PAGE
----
Updated: Mar 29
How many times have you looked at the ingredients in a loaf of bread? How many times could you NOT pronounce half of them and wondered...it takes THIS MANY ingredients JUST to make bread?!?!
Actually, bread in itself is pretty simple to make. Many of the ingredients you see in store bought bread, are used for stabilizers and flavorings. The stabilizers keep the bread fresh longer, especially since many are sliced. The flavorings ensure as it sits, the flavor doesn't die down. Think tasting a fresh donut vs a day old one 🤮 Another reason people don't always make their own bread, its TOO complicated and they don't understand or have the ingredients required. What if I told you, all you needed were 4 ingredients that almost EVERYBODY has in their home? This particular bread, is a Flatbread from Tunisia. It's actually one of the first recorded Flatbread that resembles something you're used to calling Flatbread today. It was carried throughout the Mediterranean by the nomad Tunisian Jewish population and inspired other versions of Flatbread along the way. The specific Flatbread I'm talking is called Rougag. It's made from (drum roll please) FLOUR, OIL, SALT AND WATER! THAT'S IT!
I promise that's all you need, and I bet you probably have at least 2 of these ingredients in your current pantry and one in your tap. Now, one thing you'll notice, there's no yeast. So does that mean we're making Communion wafers? 😟 Nope! Then how is it going to be light and fluffy?! Well, I'm glad you asked Sherman. Come along as I break it down. What exactly did people used to do to make the light fluffy bread before they figured out how to capture yeast? They captured...(second even more dramatic drumroll) HOT AIR!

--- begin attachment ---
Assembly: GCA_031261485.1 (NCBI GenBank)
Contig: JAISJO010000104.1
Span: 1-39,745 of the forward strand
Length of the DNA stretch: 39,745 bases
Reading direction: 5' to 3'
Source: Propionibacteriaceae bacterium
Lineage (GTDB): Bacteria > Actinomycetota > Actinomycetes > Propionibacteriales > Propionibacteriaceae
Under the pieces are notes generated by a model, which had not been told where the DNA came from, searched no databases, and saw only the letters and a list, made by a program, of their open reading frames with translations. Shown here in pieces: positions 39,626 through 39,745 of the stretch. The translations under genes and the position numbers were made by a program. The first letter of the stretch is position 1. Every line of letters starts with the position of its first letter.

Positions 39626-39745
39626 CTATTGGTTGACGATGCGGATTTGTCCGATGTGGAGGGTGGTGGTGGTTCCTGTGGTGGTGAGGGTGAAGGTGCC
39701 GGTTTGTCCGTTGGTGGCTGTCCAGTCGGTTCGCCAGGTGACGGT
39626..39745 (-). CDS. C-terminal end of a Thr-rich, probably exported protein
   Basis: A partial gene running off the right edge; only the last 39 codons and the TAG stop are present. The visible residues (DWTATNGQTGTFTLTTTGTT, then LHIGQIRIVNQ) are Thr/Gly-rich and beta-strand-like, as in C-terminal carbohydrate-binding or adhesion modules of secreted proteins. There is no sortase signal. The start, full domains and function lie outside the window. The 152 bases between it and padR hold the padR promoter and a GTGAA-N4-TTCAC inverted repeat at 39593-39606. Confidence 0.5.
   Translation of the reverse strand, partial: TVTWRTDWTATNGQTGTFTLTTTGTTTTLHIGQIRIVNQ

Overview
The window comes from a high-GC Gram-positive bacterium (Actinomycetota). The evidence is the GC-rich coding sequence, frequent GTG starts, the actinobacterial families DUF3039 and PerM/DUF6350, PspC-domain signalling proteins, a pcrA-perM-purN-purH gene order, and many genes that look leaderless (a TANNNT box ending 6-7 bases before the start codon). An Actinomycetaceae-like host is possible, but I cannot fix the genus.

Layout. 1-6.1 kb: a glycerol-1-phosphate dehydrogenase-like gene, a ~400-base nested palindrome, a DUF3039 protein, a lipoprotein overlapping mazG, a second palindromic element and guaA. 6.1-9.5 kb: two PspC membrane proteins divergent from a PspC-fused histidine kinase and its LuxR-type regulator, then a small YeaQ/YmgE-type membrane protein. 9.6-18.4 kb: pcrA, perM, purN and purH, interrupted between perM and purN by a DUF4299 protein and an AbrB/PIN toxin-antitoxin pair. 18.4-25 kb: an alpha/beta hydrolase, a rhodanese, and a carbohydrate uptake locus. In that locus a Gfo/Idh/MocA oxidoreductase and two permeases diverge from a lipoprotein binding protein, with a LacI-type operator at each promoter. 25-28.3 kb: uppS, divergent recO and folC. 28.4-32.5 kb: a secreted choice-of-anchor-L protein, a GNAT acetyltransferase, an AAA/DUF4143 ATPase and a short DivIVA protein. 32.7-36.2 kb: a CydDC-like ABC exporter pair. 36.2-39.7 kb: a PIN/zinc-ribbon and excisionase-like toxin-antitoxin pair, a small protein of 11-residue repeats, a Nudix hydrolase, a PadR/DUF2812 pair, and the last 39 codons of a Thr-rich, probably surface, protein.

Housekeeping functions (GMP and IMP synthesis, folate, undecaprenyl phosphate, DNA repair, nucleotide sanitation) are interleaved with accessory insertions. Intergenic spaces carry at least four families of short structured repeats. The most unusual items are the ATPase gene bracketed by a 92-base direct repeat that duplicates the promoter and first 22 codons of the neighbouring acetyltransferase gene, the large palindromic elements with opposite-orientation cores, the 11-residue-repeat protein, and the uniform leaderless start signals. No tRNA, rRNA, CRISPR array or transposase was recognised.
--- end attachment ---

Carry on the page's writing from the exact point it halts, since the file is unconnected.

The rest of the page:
Well since you're begging me to explain this, I guess I'll let you in on the secret. This was accomplished by folding and layering the dough. The more folds and layers, the lighter and fluffier it will get. Each layer captures some of the hot air during the cooking process. In essence, they are like a hot air balloon. Each fold captures air and rises to separate from the one below it. Now truthfully, you only need 2-3 folds to get a really nice texture, but you can do as many as you want. With that being said, the recipe was created with All Purpose or AP flour. So if you decide to use a heavier flour like Einkorn or Whole Wheat, you'll have to create a TON of folds since Einkorn is much heavier due to the hulls still being in the flour. SO, without further delay, let's make Rougag!
Yield: 4 Pieces
All Purpose Flour
Water (separated into ¾ c & ¼ c)
Combine Flour, ¾ C water and sea salt in Stand Mixer with Dough Hook. Turn on lowest setting and mix until incorporated and smooth without being tacky or dry. 5-7 Minutes. If dough begins to dry, add remaining water. DON’T OVERMIX!
Roll dough into a log and cut into 4 equal pieces. Roll each piece into a ball and coat with oil. Set aside and let rest for 10-20 mins.
Stretch dough out into a thin circle. Then take each side and fold into the center to form a square.
Next lightly roll the dough out to an 8 in square with a rolling pin or by hand pressing on a hot Griddle or Grill pan, place the bread on one at a time. Once brown spots and bubbles are formed on one side, flip over and repeat, then set aside. Serve Immediately!
One last advantage to this low ingredient bread for less than the price of a SINGLE LOAF of bread, you can now make a TON of bread! That's what I call an Inflation Deflator! Let's break bread together again soon!